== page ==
GKN - a strategic direction for technology development - (2008)
At a glance
In the first corporate wide application of roadmapping, in 2008 IfM supported GKN to develop its technology and innovation strategy across four divisions, with a particular focus on planning for disruptive technologies and high value innovation initiatives.
GKN is one of the UK’s largest manufacturing companies, with around 48,000 people working in its companies and joint ventures in more than 30 countries and an annual turnover of almost £7 billion.
GKN had four divisions:
- GKN Driveline – making products for the automotive sector
- GKN Powder Metallurgy – develops and manufactures powder alloys used to make precision components for engines, transmissions and body and chassis applications
- GKN Aerospace – making products for the aerospace sector
- GKN Land Systems – making products for sectors including agritechnical, construction, mining and utility vehicles
Like many large manufacturing businesses operating in the 1980s and 90s, GKN had a single, centralised R&D facility across all of its four divisions. However, it found that over time the central R&D resource became increasingly remote from the divisions it was supposed to support and would often choose projects that furthered its own agenda. Recognising that this model was no longer working, GKN closed its main R&D centre and set up four new ones, one within each of its divisions.
GKN had been working with IfM and IfM ECS on its technology management for some time but the relationship became much closer after it had set up the four separate R&D centres, particularly in the area of technology strategy and roadmapping. GKN also recognised the need to increase its planning horizons from, typically, three to five years to 15 to 20 years.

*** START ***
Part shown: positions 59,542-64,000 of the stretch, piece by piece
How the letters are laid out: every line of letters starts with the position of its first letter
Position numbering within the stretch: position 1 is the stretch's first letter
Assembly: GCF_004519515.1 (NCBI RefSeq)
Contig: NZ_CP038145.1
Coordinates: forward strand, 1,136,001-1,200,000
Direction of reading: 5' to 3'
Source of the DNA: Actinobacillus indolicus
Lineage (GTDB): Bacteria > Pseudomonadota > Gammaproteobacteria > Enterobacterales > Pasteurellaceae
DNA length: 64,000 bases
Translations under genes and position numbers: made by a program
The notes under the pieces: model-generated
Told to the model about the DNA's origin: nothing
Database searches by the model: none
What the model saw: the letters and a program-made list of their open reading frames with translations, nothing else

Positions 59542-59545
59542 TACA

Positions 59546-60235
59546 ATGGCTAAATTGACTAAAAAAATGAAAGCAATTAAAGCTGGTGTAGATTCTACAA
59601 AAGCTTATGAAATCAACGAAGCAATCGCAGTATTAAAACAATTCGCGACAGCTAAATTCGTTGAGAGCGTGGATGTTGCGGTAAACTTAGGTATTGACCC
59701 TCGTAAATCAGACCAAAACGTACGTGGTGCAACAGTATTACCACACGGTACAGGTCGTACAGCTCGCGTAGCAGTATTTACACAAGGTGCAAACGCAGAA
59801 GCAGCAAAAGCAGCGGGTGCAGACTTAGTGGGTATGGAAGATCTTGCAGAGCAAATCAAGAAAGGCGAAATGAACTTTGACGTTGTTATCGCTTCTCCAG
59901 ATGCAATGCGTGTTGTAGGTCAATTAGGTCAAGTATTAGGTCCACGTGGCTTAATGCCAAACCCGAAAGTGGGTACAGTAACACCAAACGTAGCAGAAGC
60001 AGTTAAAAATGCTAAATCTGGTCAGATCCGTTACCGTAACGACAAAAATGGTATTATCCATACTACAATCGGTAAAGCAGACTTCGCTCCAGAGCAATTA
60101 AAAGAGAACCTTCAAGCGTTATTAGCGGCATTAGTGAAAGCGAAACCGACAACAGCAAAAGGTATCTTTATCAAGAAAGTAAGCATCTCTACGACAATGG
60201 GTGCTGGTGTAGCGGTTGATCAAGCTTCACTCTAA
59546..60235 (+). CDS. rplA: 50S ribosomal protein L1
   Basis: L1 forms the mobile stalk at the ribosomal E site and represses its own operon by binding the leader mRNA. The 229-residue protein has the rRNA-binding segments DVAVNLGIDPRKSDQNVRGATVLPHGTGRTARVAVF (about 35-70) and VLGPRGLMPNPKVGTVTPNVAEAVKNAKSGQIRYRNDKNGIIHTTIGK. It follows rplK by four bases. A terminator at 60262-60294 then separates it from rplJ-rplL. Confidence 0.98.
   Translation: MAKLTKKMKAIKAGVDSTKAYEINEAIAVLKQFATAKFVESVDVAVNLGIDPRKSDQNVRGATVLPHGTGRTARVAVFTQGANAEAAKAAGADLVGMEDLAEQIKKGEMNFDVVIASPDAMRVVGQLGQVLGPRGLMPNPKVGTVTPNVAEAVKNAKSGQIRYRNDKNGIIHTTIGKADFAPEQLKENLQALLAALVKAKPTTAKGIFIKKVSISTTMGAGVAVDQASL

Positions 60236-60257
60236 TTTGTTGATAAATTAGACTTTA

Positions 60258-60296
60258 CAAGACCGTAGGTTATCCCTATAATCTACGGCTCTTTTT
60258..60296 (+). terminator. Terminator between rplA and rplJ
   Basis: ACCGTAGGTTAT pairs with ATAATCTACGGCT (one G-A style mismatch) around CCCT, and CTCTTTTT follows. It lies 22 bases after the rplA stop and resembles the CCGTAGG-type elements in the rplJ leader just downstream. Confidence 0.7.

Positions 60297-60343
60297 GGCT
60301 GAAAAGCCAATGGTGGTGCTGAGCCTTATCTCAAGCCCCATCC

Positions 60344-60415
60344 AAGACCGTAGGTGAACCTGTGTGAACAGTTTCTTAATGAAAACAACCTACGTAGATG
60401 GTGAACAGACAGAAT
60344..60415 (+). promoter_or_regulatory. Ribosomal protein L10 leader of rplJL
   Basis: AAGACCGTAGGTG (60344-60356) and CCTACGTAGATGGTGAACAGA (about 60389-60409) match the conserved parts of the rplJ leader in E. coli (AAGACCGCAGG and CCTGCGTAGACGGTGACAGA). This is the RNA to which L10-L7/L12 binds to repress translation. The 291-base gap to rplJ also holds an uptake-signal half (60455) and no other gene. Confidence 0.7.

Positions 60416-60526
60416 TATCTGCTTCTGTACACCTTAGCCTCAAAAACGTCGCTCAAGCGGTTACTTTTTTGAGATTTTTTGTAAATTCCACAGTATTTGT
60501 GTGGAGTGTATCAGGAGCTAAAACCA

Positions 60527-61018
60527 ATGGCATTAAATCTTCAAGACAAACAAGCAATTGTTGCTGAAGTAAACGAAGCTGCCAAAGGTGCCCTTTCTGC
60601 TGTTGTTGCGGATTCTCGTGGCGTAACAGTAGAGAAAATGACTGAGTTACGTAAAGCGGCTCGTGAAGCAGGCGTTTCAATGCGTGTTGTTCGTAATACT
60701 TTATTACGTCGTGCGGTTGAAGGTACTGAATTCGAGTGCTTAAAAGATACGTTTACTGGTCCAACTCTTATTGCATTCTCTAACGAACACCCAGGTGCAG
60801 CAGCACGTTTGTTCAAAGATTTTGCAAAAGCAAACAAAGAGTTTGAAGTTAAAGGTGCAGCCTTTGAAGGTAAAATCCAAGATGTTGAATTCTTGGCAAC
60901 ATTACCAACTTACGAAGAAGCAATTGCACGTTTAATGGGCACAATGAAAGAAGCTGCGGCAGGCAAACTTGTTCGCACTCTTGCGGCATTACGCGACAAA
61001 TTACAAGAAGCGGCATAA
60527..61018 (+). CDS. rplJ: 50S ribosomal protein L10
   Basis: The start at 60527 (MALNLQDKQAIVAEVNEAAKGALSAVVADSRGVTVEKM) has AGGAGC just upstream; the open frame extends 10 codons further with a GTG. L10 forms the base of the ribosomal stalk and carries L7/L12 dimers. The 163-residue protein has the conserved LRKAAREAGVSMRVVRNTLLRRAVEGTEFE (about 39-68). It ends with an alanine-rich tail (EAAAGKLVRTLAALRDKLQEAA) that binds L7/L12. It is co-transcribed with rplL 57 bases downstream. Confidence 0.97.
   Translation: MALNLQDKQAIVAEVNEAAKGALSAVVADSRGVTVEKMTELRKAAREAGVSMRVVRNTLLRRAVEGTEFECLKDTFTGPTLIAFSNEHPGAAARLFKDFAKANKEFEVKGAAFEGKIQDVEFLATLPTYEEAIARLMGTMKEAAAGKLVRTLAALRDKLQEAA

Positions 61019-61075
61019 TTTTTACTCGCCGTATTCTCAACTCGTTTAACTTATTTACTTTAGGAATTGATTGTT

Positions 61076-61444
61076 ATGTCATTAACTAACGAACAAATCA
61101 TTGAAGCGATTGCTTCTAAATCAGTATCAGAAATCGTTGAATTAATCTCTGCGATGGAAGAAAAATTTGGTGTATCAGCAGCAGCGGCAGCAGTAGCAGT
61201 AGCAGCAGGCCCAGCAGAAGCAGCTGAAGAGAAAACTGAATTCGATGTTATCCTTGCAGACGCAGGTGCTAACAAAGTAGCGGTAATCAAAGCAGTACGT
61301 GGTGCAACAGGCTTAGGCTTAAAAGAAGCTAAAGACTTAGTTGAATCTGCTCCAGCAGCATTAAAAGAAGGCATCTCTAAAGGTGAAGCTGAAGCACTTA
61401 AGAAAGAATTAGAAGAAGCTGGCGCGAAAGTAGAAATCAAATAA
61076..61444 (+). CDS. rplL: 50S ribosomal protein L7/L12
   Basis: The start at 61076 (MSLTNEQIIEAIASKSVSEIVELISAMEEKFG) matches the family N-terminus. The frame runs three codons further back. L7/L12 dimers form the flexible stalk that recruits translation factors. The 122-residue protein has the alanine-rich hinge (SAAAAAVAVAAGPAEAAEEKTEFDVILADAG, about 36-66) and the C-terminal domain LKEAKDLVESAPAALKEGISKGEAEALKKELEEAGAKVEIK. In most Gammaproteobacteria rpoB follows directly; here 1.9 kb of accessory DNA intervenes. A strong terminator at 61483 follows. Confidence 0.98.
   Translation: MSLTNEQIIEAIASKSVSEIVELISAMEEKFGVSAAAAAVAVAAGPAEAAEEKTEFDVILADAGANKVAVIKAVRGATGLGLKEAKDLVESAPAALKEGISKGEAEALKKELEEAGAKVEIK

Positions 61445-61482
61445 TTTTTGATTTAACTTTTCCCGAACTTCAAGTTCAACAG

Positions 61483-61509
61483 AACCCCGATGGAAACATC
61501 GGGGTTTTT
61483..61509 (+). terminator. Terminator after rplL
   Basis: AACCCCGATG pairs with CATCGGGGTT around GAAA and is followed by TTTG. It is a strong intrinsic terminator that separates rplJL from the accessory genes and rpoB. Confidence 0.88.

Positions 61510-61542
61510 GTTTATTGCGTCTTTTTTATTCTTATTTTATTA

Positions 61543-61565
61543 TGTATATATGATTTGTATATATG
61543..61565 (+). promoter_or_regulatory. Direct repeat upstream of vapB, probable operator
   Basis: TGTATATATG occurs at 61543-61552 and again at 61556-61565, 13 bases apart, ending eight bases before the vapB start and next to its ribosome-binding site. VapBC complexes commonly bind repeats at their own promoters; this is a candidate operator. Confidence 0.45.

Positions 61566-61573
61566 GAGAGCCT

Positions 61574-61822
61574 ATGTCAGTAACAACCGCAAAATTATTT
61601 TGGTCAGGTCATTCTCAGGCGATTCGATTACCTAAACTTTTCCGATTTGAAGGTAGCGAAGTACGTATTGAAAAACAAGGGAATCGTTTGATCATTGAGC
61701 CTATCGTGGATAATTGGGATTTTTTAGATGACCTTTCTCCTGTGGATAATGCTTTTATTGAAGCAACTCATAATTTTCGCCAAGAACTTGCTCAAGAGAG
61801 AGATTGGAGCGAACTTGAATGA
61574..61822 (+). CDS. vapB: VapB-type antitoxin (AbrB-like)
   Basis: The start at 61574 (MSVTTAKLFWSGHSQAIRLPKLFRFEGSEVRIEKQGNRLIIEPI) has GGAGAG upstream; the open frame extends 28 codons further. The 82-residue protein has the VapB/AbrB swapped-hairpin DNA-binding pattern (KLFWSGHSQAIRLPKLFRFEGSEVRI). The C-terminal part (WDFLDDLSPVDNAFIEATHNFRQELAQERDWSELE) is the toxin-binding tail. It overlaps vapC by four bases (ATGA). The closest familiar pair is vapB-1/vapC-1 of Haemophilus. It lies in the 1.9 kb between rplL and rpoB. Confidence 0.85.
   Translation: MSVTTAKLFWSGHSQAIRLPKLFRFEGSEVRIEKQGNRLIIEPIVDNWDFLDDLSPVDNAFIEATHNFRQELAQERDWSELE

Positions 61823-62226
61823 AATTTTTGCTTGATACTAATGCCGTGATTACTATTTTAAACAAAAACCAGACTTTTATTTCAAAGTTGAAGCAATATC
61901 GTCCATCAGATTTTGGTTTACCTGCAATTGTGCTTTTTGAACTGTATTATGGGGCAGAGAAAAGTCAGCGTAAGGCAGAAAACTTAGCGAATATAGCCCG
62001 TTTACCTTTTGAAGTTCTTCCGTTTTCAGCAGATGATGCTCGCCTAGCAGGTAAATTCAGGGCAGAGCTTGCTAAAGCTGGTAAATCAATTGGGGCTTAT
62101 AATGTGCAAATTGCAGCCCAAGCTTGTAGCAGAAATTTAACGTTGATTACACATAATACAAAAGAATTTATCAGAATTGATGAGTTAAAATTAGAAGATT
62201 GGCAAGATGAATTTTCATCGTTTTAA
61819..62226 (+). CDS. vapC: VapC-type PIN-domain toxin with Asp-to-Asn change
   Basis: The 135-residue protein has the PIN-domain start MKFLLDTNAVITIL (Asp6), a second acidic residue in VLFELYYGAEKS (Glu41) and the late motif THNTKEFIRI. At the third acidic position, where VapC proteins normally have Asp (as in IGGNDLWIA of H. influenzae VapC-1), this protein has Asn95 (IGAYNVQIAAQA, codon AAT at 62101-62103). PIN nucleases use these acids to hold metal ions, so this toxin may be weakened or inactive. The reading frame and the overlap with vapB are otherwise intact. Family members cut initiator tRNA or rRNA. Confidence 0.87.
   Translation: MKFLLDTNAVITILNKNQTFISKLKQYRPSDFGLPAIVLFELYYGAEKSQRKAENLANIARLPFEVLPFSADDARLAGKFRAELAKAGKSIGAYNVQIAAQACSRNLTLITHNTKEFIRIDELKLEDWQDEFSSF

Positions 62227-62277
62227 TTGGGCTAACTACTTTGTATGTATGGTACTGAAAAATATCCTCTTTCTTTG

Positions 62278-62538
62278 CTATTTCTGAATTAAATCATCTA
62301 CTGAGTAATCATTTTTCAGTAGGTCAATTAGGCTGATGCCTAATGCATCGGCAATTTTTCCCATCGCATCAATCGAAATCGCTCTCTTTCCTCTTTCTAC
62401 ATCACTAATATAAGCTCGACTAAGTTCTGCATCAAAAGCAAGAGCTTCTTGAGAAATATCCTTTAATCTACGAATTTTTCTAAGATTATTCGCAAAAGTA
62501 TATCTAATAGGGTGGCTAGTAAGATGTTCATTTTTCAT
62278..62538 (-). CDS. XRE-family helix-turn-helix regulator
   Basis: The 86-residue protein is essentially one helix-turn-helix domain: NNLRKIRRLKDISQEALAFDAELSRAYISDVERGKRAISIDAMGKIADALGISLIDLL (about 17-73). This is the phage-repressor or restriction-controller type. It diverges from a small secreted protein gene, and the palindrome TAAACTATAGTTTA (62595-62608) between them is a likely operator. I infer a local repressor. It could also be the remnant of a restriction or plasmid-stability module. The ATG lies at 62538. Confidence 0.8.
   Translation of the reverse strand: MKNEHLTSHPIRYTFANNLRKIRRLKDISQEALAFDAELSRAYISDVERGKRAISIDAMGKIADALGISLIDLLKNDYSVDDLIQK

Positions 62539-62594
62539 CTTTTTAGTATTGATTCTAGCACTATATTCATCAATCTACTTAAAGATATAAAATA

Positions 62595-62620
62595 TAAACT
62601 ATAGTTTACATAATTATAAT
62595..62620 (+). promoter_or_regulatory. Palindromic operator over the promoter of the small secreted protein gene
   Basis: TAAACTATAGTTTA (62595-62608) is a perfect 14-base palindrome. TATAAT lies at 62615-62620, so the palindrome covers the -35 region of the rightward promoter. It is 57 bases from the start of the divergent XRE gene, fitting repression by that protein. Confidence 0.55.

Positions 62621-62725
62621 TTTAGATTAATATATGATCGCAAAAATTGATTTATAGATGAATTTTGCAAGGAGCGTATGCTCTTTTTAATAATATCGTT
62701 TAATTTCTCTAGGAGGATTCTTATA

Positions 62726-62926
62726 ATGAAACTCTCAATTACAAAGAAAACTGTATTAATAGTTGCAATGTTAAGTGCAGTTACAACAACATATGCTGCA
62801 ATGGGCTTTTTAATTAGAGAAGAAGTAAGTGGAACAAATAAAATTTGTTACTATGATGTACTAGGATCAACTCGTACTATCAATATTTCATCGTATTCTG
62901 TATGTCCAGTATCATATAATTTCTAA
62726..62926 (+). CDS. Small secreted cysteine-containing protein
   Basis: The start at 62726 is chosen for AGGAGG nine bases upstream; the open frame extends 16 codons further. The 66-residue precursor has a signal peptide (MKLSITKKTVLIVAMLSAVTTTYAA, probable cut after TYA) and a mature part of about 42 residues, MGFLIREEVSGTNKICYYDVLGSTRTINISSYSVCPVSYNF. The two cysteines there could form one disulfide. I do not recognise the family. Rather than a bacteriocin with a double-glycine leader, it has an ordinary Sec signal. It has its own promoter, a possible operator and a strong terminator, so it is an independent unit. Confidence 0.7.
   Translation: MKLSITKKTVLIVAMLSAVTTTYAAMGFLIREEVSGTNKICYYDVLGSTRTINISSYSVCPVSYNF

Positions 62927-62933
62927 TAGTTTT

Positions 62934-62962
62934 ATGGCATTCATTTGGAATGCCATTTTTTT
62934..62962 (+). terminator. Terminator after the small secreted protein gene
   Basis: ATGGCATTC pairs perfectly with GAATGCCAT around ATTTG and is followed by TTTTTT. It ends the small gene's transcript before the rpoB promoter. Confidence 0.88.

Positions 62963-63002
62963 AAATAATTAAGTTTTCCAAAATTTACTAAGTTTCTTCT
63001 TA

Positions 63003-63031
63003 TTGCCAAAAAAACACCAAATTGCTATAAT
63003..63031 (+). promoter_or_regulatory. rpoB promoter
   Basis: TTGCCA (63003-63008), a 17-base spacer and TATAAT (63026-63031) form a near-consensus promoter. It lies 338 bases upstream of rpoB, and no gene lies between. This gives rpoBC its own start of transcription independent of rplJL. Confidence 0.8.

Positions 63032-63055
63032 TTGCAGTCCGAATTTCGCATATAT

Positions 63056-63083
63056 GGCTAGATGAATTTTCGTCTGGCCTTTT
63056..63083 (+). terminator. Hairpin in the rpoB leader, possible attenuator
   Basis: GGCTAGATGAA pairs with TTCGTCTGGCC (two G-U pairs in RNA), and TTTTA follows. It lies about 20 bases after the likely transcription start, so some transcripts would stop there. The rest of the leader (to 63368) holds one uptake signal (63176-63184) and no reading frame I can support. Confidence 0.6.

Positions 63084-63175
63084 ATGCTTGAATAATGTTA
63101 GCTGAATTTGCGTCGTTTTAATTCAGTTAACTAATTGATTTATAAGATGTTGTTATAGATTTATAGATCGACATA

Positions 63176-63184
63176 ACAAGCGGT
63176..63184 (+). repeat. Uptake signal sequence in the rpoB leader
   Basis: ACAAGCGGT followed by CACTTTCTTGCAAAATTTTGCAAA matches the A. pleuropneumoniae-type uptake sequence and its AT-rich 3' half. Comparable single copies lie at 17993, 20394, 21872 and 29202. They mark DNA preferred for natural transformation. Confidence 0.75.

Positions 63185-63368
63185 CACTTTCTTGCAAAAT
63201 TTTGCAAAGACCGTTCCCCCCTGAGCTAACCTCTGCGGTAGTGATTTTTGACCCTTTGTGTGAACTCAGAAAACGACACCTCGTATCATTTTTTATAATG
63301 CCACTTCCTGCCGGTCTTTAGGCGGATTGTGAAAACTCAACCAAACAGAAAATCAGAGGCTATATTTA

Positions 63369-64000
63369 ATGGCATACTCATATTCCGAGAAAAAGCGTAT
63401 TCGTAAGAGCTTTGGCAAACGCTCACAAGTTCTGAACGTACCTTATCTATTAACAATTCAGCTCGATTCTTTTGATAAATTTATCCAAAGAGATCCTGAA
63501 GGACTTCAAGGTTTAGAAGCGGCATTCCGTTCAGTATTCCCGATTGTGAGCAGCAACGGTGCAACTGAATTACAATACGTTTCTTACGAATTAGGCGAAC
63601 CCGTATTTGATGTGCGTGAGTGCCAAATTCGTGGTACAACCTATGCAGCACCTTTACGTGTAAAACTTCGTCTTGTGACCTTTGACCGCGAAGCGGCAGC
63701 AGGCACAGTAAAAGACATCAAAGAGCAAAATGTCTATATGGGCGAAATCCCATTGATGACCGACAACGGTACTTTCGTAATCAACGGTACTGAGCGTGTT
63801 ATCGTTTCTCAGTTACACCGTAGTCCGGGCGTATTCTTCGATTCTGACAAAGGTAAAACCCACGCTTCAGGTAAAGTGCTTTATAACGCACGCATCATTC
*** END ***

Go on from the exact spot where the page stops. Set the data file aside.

An initial roadmapping exercise took place for each of the four businesses. However, the results were not consistently applied across the organisation so GKN decided to try again, this time with a view to embedding it within its technology planning functions. The process was managed at the corporate level to ensure consistency and to generate outputs that would inform GKN’s annual strategy planning and budgeting cycle.
Developing a cross-divisional technology strategy
A workshop brought together the top 60 technologists from across the GKN group to develop new roadmaps for each of the business units and to look at related areas of activity that GKN could expand into using its existing technology capabilities.
Dr Rob Phaal said: “Getting the technologists together was itself a massive logistical challenge, only achieved by piggybacking onto GKN’s global technology conference. The process was designed so that each division would focus on its own strategic development but there were also cross-divisional sessions to ensure that potential synergies were identified and taken up. Innovation opportunities certainly emerged as a result of the cross-fertilisation in the process.”
Planning for new technologies
One of the key objectives was to identify new market trends, when they might impact on GKN – and how long GKN would need to respond.
Example – commercialised fuel cells for cars
If cars are to become completely electric, the impact on GKN’s drive shaft business will be profound. One of the areas the group considered was the earliest possible date that commercially viable fuel cells might become available and how long GKN would need to prepare for that eventuality.
A mass of data emerged from the workshop which needed to be prioritised, so the same group of technologists took part in a number of iterative brainstorming sessions to refine the thinking and pick some winners. IfM ECS provided the methodology and facilitation to test the assumptions made in the roadmap to ensure its robustness. Strategic filters were then applied to the chosen projects to ensure they were aligned with the company’s strategic vision. Multiple innovation opportunities were taken forward, with one progressing to become a new business line.
“While roadmapping proved to be a powerful and flexible technique for strategic planning and innovation, a principal benefit is the communication it has engendered, both during the development of the roadmap and afterwards. The “hands-on” nature of the workshop-based process is a key feature, where the group is responsible for building a common visual representation of their strategic context, issues, goals and plans. Roadmaps can be used as a common reference point and language to support the ongoing dialogue that is essential for effective innovation and strategy development and implementation.”
Graham Chisnall, Director of Corporate Strategy at GKN
Finding a strategic direction for technology at GKN: technology management toolkit - Pure Insight interview with Graham Chisnall.
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